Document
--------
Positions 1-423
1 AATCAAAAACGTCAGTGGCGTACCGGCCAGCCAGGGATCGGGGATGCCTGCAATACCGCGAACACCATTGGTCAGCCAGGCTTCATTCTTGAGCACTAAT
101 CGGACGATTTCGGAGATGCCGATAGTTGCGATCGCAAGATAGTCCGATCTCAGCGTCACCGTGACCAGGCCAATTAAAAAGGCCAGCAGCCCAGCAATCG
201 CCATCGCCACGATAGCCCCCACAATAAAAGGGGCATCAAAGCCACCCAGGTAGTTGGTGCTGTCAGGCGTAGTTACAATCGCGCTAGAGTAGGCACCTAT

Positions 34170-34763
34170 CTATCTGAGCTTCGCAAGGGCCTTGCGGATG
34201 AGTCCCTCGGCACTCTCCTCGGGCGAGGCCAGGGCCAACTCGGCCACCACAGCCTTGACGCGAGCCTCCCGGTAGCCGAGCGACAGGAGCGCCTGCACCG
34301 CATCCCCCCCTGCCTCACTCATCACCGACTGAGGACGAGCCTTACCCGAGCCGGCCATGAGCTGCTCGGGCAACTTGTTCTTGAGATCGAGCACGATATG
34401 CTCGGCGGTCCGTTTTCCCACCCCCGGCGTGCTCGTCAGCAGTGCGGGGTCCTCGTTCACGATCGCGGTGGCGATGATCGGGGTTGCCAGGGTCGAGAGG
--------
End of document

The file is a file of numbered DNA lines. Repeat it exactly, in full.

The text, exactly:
Positions 1-423
1 AATCAAAAACGTCAGTGGCGTACCGGCCAGCCAGGGATCGGGGATGCCTGCAATACCGCGAACACCATTGGTCAGCCAGGCTTCATTCTTGAGCACTAAT
101 CGGACGATTTCGGAGATGCCGATAGTTGCGATCGCAAGATAGTCCGATCTCAGCGTCACCGTGACCAGGCCAATTAAAAAGGCCAGCAGCCCAGCAATCG
201 CCATCGCCACGATAGCCCCCACAATAAAAGGGGCATCAAAGCCACCCAGGTAGTTGGTGCTGTCAGGCGTAGTTACAATCGCGCTAGAGTAGGCACCTAT

Positions 34170-34763
34170 CTATCTGAGCTTCGCAAGGGCCTTGCGGATG
34201 AGTCCCTCGGCACTCTCCTCGGGCGAGGCCAGGGCCAACTCGGCCACCACAGCCTTGACGCGAGCCTCCCGGTAGCCGAGCGACAGGAGCGCCTGCACCG
34301 CATCCCCCCCTGCCTCACTCATCACCGACTGAGGACGAGCCTTACCCGAGCCGGCCATGAGCTGCTCGGGCAACTTGTTCTTGAGATCGAGCACGATATG
34401 CTCGGCGGTCCGTTTTCCCACCCCCGGCGTGCTCGTCAGCAGTGCGGGGTCCTCGTTCACGATCGCGGTGGCGATGATCGGGGTTGCCAGGGTCGAGAGG